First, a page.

All of this bullpen talk may make things seem iffy for the starters. Not at all. But it has been a long grind. Derek Holland has a pitching-hand injured finger which could limit his ability to go deep into games. Yovani Gallardo has been a 6-inning starter all season. Martin Perez is a crap shoot; I don’t bet on rolls above 7 for him. And both Cole Hamels and Colby Lewis are proven workhorses, each of different colors, but neither of whom I ride deep into 8th or 9th-inning trouble without 1) a 2-run-plus lead or 2) a game lead. Give them the chance to finishing innings, but perhaps only once. Banister will win the way he’s won all season – by managing to depth, and that means within AND beyond his staff. Come October, guys like Hamels have proven themselves to find another gear. Even 7 years later, I trust 2008 is still within Cole Hamels. In the same vein, I trust the road of Colby Lewis; one does not merely live on the brink of career extinction in Japan without gaining a certain mental fortitude that, as we saw in 2010 and 2011, makes games in October little different from those in July. Colby has to remember, for he as much as any Ranger, this was never supposed to happen again. Whatever comes of it, he’s playing with house money. He has to be himself. He has to be a fly-ball pitcher relying on a fast outfield, and hopefully cool October winds, to help him out of tight spots. October is, above all else, NOT the time to change.

This team – the lineup, the rotation, the pen, the bench – all have the advantage of being refined in a trial by fire. Left for dead in May, they rose, and across a full season, as much as one hot month, this was consistently one of the most well-rounded and dangerous teams in baseball. Did they lack an ace? Until Hamels, yes, and one can argue he’s been less than that since arriving, except he hasn’t. Aces pitch stopper games. Hamels has done that on at least three different occasions since coming to Texas, and shown up in each – his most recent being, of course, his win over Detroit his last week of September.  Derek Holland’s injury to his pitching hand is troubling, but a division title will give him time to rest and let the injured digit heal. October is not ideal for feel when it comes to pitching, anyways; Holland will win on attitude, and if the last two months have shown anything, it is that he’s all set there. And I’ve written entire columns on Gallardo, but I’ll simply reiterate that his playoff ace pedigree in Milwaukee is what we envisioned, ideally, as a spell to our ace Darvish come fall. With Hamels playing the role of rotation anchor, Yovani’s mix of smarts, stuff, and experience over 5 or 6, possibly within a 4-man rotation, is exactly what you want to keep the bullpen fresh and the rest of the team fired up. In October, six dominant innings is plenty in front of a rested pen, especially when the likes of Holland, Hamels, and Lewis will readily go 7 or 8. And don’t discount the value of Ross Ohlendorf’s odd windup and sneaky-fast stuff if one start falters. Over the last month, he’s been a different pitcher than in April and May. The Rangers have to gamble that’ll continue, as he’s far more reliable in long relief than either Nick Martinez or Chi Chi Gonzalez in pressure situations.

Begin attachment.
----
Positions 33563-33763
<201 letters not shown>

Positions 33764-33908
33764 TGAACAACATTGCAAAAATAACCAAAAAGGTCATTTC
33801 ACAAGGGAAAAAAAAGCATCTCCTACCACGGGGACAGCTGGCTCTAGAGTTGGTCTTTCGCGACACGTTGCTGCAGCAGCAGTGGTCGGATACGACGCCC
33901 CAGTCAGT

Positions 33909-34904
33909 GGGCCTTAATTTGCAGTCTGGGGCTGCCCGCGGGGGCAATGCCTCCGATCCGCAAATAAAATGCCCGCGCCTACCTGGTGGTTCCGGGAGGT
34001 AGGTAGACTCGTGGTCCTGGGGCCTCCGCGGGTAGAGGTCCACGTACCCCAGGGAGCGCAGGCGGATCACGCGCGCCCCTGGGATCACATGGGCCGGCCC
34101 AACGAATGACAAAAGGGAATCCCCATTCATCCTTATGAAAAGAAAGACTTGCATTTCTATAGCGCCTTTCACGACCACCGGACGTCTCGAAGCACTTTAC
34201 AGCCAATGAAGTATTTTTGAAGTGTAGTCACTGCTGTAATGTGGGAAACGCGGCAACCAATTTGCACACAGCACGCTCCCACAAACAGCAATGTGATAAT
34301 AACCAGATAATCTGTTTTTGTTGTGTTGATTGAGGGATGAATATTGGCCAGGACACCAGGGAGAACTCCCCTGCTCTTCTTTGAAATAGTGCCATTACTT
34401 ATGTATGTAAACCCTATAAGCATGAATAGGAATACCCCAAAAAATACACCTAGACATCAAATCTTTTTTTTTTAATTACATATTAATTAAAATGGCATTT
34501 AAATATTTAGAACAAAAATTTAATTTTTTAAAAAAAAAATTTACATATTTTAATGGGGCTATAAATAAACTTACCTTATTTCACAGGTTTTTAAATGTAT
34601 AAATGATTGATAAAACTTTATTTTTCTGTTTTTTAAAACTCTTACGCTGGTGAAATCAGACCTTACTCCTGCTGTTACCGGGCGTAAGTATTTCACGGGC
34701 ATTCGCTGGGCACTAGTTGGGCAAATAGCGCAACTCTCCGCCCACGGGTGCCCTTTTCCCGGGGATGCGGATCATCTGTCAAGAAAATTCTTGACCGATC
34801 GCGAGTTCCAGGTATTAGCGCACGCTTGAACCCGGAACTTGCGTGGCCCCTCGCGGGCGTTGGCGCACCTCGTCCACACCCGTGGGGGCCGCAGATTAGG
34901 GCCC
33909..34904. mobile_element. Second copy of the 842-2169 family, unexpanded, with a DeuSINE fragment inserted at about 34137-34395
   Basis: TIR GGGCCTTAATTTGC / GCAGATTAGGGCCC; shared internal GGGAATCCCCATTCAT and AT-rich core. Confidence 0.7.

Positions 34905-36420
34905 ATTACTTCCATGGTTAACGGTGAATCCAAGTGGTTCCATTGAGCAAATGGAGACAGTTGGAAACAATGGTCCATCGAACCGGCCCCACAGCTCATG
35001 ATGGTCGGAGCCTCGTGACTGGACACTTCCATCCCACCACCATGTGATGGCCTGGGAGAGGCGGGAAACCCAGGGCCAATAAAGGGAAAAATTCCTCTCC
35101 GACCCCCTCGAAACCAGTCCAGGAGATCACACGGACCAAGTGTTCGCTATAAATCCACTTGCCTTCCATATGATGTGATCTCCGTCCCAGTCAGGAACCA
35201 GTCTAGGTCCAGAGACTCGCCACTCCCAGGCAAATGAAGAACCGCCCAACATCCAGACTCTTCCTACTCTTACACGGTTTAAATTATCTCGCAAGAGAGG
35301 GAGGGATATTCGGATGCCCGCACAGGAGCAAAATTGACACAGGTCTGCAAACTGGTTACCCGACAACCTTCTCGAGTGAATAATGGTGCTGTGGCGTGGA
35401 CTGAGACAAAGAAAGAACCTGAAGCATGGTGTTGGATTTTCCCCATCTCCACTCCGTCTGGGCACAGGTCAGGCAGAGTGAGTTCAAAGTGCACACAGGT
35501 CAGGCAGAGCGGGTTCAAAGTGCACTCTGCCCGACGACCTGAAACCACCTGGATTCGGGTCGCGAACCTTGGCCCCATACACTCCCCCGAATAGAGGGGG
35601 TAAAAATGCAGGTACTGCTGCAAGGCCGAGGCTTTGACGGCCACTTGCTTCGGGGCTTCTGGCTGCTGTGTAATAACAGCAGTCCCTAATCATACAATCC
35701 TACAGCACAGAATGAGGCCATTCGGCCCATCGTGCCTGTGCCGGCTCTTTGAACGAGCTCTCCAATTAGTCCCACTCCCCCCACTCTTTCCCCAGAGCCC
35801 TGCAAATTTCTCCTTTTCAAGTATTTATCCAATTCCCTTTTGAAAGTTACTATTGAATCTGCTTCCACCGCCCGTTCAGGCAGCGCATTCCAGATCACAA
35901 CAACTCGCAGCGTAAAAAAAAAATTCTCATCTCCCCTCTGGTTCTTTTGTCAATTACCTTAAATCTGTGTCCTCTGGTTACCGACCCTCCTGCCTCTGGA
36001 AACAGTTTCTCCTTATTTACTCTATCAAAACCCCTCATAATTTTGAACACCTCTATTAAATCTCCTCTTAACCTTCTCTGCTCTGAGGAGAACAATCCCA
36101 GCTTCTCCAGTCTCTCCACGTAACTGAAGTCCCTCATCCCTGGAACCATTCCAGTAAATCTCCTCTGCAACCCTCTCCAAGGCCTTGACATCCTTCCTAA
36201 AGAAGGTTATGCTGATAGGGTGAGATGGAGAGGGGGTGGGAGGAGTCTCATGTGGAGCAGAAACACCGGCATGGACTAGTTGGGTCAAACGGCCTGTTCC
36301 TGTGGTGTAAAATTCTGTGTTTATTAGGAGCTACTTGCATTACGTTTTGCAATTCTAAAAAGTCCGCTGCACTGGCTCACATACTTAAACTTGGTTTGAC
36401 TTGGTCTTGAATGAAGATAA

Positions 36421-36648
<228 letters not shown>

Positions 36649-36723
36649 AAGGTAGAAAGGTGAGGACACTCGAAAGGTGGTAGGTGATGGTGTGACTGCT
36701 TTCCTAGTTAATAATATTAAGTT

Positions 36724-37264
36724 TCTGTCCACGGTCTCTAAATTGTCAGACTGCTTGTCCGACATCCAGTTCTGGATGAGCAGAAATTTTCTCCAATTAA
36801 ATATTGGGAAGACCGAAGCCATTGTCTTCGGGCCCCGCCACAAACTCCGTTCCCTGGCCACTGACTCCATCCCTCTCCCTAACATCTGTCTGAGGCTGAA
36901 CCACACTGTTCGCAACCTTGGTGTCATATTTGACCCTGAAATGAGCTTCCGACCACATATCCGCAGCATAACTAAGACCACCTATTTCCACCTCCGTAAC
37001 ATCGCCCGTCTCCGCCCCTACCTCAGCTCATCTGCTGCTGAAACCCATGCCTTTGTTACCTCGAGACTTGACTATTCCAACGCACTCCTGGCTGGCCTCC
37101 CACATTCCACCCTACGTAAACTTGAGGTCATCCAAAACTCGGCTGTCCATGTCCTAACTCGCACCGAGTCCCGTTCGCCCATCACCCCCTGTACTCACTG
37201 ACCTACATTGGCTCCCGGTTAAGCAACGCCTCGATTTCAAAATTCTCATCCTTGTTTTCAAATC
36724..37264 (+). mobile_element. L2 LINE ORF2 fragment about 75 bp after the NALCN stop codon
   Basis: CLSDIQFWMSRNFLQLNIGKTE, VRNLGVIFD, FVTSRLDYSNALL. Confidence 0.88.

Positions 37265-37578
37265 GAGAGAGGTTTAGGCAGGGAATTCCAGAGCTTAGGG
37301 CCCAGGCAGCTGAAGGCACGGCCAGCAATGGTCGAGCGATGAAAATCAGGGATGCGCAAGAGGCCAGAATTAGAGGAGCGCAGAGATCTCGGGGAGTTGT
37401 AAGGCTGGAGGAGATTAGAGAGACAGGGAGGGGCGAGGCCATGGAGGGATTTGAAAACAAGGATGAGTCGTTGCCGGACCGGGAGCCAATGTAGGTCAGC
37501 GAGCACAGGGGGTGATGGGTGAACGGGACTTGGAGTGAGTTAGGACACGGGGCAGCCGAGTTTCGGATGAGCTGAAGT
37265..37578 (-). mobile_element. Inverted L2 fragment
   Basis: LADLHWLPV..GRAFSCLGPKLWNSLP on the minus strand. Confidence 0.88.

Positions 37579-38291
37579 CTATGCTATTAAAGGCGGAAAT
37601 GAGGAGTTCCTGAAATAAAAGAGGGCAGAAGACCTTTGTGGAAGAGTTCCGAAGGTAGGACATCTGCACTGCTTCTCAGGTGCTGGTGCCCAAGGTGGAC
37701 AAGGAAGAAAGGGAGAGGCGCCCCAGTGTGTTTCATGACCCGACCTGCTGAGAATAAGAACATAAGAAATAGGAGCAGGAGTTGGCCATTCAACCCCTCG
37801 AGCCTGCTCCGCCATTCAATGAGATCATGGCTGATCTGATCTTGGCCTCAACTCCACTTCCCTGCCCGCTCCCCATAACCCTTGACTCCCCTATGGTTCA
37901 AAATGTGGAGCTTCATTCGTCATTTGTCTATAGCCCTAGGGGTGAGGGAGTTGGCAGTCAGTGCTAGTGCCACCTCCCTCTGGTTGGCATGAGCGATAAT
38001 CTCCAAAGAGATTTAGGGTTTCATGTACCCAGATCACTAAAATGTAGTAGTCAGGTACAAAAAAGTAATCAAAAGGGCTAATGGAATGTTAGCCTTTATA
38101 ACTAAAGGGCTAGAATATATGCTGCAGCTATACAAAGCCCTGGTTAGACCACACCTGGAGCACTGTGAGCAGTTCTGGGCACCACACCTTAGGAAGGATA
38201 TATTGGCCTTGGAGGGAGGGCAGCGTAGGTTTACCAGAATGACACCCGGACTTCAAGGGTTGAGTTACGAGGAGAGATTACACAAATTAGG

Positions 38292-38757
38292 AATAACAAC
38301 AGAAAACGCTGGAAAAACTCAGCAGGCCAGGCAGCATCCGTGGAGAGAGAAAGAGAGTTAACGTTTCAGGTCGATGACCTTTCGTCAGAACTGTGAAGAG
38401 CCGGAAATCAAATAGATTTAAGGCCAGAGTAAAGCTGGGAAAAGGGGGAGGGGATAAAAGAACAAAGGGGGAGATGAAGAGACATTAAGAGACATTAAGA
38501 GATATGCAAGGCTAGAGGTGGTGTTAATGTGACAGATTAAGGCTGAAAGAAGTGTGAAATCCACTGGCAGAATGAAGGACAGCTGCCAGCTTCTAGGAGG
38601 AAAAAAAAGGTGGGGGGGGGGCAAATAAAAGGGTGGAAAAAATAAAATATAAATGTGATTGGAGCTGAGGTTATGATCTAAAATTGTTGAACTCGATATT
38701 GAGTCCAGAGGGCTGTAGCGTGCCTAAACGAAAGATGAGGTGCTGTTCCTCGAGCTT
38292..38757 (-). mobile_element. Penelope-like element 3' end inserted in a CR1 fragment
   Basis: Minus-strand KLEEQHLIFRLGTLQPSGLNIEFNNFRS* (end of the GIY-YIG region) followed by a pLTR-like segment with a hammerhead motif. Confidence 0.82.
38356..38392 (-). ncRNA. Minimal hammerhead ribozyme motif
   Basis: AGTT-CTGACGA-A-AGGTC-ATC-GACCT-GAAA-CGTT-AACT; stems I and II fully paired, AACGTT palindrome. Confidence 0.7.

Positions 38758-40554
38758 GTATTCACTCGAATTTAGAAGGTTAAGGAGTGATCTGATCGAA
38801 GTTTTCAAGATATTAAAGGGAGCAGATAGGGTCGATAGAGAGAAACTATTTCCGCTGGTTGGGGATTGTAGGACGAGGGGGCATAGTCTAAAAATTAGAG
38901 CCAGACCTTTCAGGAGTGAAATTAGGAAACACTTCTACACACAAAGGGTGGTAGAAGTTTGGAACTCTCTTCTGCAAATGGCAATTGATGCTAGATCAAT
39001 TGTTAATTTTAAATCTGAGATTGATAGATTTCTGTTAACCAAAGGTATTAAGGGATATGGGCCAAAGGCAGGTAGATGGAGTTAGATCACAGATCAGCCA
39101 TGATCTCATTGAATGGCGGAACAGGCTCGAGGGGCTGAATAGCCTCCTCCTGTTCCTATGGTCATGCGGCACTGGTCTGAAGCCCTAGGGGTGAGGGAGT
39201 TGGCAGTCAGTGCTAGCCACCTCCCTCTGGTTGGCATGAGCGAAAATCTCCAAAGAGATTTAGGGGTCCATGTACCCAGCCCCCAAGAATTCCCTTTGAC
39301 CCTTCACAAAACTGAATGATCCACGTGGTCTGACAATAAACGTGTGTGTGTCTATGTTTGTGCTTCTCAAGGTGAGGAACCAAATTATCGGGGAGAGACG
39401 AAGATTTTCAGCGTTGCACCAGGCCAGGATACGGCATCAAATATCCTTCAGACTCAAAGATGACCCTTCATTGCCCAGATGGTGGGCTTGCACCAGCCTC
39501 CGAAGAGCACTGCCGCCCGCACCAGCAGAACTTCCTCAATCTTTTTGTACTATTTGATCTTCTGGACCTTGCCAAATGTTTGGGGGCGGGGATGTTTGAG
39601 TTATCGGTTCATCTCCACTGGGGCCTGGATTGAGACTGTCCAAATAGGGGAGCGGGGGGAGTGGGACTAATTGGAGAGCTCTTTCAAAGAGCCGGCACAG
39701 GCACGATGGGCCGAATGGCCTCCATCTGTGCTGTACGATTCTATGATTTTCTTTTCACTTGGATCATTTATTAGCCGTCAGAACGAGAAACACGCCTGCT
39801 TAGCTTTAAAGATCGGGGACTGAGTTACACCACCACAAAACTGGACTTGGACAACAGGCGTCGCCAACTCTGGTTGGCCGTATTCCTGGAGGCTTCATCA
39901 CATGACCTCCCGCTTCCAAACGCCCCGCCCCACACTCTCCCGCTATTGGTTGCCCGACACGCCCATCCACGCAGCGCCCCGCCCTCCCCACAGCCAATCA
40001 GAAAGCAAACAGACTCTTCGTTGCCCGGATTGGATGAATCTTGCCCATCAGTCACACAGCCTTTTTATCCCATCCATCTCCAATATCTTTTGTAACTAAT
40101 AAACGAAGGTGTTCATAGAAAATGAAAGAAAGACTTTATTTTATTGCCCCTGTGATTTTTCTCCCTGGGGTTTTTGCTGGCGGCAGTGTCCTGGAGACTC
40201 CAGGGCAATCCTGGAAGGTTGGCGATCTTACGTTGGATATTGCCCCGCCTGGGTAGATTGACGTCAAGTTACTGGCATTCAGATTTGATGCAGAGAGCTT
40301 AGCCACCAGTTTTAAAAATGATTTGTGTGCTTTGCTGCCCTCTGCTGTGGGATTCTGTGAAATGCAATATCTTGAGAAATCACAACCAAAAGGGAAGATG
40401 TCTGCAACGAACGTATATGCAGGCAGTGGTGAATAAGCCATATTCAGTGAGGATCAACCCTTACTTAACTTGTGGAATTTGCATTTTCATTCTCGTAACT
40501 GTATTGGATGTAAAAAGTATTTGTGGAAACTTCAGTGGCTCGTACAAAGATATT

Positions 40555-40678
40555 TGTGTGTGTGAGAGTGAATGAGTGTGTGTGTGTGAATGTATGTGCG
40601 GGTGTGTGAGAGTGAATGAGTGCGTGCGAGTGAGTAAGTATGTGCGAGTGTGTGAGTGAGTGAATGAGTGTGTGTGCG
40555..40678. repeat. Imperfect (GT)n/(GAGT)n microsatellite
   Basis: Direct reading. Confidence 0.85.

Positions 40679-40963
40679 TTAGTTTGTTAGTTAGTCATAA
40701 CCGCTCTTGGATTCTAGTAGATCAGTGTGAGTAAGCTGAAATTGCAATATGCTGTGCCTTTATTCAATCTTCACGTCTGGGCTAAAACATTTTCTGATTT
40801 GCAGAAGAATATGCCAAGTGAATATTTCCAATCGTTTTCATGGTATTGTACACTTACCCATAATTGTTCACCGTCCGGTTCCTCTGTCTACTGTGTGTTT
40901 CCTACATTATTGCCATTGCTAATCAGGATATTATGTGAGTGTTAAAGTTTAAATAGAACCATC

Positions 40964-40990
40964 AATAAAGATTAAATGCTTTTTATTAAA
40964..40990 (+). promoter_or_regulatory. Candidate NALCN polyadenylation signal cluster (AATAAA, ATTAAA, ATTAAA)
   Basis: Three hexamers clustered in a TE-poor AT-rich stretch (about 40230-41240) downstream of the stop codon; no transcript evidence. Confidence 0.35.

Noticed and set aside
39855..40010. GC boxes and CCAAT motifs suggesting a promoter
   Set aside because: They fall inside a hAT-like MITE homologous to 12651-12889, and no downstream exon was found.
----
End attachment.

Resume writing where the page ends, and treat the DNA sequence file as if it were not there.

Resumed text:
The lineup is just what we want it to be – deep, and clicking at the right time. I’m not going to tick off name after name. I’m focusing on one: the heart and soul of this team. Adrian Beltre is peaking just when you need a leader to peak. He’s getting on top of every pitch and slamming gap-shot doubles and booming homers, and even on outs is scorching the ball. Perhaps even more so than the cogs and drivers of Delino Deshields, Shin-Soo Choo and Prince Fielder, he’s the most important piece of this lineup to have clicking, and he’s doing so right now.

If there’s a part of the Rangers I worry least about, it’s the lineup. They have been through hell and back, with each hitter going through and rising out of spelunk-worthy slumps. Kids like Deshields and Odor have proven to be largely pressure-proof this September. Fielder, Andrus, Beltre, and Moreland are known commodities. And the wild card, Josh Hamilton, is so incredibly unpredictable to be both maddening and wonderful, all at once. With a bit of health and a touch of disciple, there is no hitter in the Rangers lineup with as much talent available to carry a team on his bat. Anything we get from him is a bonus; few teams can say their “bonus production” player has the ceiling of Hamilton.

So doing the math, this Rangers team has proven that, in baseball, two plus two can equal five. The sum of these parts has proven greater than the whole. The record of this team is above the talent, and the record above reproach.

I am betting on the Rangers to own October baseball.

It’s not because they know they were never supposed to be here. It’s because they don’t.

Chris Connor
As a lifelong DFW resident, Chris Connor is a diehard Rangers fan, and worships at the altar of Arlington. Along with John Manaloor, he co-owns Shutdown Inning, and serves as Editor in Chief for SDI.
He holds a Bachelors of Science in Management and an MBA, both from UT-Dallas.
As a writer, he acknowledges that he’s never had a brilliance for brevity, but tries to meander to a meaningful point as he channels Faulkner. He believes the only things more beautiful than Ted Williams’ swing are Yosemite Valley at sunrise and his wife.
He lives with the latter, along with their beloved dog and quite tolerable cat, in Allen, Texas.